Blogger-Inspired Wishlist is a feature where I post recent additions to my wish list, which had been inspired by reviews from my fellow bloggers. It includes some synopsis, as well as some excerpts of the review which have intrigued me, complete with a link to the blogger's original post.
Blogger-Inspired Wishlist has been into 4th episode. I've started it only to keep record of books that are interested me, as well as the sources (reviews of other bloggers). However, I began to see that others have also benefited from my posts; finding random books which they haven't heard before but interested them. I'm so glad that this blog-feature also serves you, readers, as much as it does me! It encouraged me to keep doing it.
At first I planned to do it once a month, but lately you all have reviewed many good books that I have to post the 4th eps. on the same month with the 3rd one. Here they are:
Five more books are added for the fourth episode:
Canon Daniel Clement is Rector of Champton. He has been there for eight years, living at the Rectory alongside his widowed mother - opinionated, fearless, ever-so-slightly annoying Audrey - and his two dachshunds, Cosmo and Hilda. When Daniel announces a plan to install a lavatory in church, the parish is suddenly (and unexpectedly) divided: as lines are drawn, long-buried secrets come dangerously close to destroying the apparent calm of the village. And then Anthony Bowness - cousin to Bernard de Floures, patron of Champton - is found dead at the back of the church, stabbed in the neck with a pair of secateurs. As the police moves in and the bodies start piling up, Daniel is the only one who can try and keep his fractured community together... and catch a killer.
From Cath's review:
"If you like old fashioned 'English villagey' type crime stories then this might be up your street. I found it well written, rich in background detail, and fun to read: I didn't guess the culprit."
🔹️ A reverend turns sleuth - might this be as good as Father Brown's? We'll see! 😉
A queen, a castle, a dark and ageless threat--all await Mary Russell and Sherlock Holmes in this chilling new adventure. When Queen Marie calls, Mary Russell and Sherlock Holmes are as dubious as they are reluctant. But a young girl is involved, and a beautiful queen. Surely it won't take long to shine light on this unlikely case of what would seem to be strigoi? Or, as they are known in the West...vampires.
From Gypsi's review:
"Russell is genuinely likable, Holmes garners respect and admiration, and their relationship is as believable as possible, given the circumstances, and immensely entertaining. Actual facts are woven in with the fiction nearly seamlessly, with the personalities of the historical figures being convincing, and the supporting cast, as it were, seeming lively and realistic. Castle Shade is closer to 4.5 stars technically speaking, but it's worth the higher rating for the pure pleasure and satisfaction it gives."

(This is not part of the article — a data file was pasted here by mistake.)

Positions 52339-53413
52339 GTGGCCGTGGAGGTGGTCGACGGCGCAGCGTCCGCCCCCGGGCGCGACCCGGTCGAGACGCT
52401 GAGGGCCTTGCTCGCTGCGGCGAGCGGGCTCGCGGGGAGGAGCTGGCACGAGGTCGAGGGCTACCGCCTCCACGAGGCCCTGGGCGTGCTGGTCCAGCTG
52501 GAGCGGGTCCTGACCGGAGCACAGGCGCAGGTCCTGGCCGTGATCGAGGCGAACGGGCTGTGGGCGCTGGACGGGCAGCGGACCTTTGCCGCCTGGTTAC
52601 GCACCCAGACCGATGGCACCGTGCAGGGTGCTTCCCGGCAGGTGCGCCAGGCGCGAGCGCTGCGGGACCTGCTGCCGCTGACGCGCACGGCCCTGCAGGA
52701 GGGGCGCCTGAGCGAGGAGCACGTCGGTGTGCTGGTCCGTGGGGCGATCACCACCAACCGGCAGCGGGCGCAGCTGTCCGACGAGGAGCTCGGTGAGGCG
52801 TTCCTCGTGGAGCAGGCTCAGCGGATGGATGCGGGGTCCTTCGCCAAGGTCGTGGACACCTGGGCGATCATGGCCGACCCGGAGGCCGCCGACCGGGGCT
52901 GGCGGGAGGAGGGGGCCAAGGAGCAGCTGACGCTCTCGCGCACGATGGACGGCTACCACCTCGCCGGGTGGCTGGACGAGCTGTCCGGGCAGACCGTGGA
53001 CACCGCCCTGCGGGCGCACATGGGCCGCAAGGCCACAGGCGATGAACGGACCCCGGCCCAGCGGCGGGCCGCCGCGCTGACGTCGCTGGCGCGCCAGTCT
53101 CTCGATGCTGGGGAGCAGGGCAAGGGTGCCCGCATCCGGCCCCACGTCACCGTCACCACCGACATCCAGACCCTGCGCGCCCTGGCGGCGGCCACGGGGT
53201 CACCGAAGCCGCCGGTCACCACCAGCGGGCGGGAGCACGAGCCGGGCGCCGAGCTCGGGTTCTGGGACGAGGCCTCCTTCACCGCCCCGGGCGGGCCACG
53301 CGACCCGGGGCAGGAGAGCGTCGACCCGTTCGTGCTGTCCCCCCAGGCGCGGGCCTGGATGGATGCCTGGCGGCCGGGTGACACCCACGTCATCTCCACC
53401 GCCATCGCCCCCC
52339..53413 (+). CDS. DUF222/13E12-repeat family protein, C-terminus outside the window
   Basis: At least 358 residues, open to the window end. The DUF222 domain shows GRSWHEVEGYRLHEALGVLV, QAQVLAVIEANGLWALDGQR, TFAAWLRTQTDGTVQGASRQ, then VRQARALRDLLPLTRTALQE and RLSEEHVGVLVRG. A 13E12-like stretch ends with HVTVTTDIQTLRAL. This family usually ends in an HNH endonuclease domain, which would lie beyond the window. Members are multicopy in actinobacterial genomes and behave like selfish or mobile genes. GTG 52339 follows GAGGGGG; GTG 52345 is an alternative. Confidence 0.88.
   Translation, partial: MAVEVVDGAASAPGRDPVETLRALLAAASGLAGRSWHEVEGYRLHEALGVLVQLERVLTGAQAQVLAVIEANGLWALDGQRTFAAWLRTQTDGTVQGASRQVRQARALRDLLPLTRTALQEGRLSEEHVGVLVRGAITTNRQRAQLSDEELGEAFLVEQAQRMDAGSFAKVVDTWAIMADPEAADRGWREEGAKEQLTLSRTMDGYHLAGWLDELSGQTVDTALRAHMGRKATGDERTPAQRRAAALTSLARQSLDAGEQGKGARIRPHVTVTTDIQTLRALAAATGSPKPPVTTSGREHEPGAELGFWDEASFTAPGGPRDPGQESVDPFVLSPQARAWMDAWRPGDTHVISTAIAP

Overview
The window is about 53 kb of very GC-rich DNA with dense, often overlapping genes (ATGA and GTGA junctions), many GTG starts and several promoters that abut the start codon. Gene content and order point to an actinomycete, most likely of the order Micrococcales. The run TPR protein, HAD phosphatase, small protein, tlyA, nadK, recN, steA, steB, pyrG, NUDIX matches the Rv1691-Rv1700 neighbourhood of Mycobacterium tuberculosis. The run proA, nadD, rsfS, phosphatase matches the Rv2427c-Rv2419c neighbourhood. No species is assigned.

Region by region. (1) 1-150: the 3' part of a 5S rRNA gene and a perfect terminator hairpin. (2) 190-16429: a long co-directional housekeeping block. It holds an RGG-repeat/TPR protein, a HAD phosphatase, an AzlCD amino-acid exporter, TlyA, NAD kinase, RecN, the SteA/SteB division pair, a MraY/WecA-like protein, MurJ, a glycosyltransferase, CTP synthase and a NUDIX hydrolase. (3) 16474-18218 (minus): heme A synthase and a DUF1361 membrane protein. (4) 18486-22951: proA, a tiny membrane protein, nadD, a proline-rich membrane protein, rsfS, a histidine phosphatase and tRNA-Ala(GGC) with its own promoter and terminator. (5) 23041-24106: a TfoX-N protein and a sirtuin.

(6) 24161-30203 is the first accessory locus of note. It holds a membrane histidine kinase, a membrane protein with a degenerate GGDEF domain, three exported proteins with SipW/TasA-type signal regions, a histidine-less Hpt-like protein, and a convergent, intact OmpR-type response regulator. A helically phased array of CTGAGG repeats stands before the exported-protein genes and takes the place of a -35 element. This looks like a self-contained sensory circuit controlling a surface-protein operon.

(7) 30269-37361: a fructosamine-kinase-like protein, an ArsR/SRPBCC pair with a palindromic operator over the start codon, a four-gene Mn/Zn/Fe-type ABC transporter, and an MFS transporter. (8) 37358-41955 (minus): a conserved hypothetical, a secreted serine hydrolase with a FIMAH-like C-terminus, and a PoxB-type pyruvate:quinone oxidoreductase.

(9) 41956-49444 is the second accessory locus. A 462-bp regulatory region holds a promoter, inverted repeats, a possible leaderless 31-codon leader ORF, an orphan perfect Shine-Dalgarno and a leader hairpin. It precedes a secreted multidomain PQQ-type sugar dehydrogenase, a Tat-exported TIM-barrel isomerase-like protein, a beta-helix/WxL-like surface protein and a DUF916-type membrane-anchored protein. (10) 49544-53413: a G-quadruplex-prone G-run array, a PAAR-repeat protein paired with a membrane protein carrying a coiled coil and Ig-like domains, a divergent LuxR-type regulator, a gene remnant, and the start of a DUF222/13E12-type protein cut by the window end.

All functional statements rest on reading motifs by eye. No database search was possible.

🔹️ I haven't followed this series for quite a long time, I think catching up with the latest of the series would be a good idea - don't you think?
Tuscany, 1944: As Allied troops advance and bombs fall around deserted villages, a young English soldier, Ulysses Temper, finds himself in the wine cellar of a deserted villa. There, he has a chance encounter with Evelyn Skinner, a middle-aged art historian who has come to Italy to salvage paintings from the ruins and recall long-forgotten memories of her own youth. With beautiful prose, extraordinary tenderness, and bursts of humor and light, Still Life is a sweeping portrait of unforgettable individuals who come together to make a family, and a richly drawn celebration of beauty and love in all its forms.
From Malika's review:
"Still Life is a heart-warming novel about art, Italy, and really, about life and its many colours. What stands out ultimately is how important love and support are in life—not romantic love but love of friends, those whom one can bond with, those that stand by you unconditionally, unquestioningly, those who have always got your back.
From a not so great start (though
even that made sense later), this turned out to be a lovely, warm, read, full
of hope, and about all that is good about human beings."
🔹️ Sounds like a warm, soothed, and affectionate book!
"This is exactly the sort of novel I love and hunt out. St Cedric was martyred a thousand years earlier, and there is a legend that he will return on that anniversary – firmly believed by Lady Eileen Francis, who patiently waits at the ruins of Abbey where St Cedric once served. Seeing an opportunity for money (which, for slightly complicated reasons, he needs for a friend – I suppose to make him more sympathetic to the reader), Ceddie Conway decides to impersonate him. Stern has created a lovable character in both Cedric and Ceddie, and this slim book plays out the conceit just long enough to keep it entertaining and tense."
Sounds a hilarious book, does it not? It’s a pity I couldn’t find a copy
yet. The book seems to be missing from surfaces.
This warm, standalone Christmas novella highlights a lesser-known member of the beloved Dinsmore family in the Finding Home series. With all the charm of a Victorian Christmas and yet the realistic challenges of navigating difficult relationships in a Christlike manner, this book is one to be savored throughout the holiday season and beyond.
From Hamlette's review:
"This book is not so much a romance as a coming-of-age story for Titan as he matures into manhood after feeling he's never taken seriously by his family since he is the youngest. Taking on responsibility and stepping out into a life of his own helps him to grow and change, and I liked getting to watch that happen."
🔹️ A Christian fiction, Victorian Christmas novella; how can I resist?...
Have you read any of these books? Or do you find any new interest?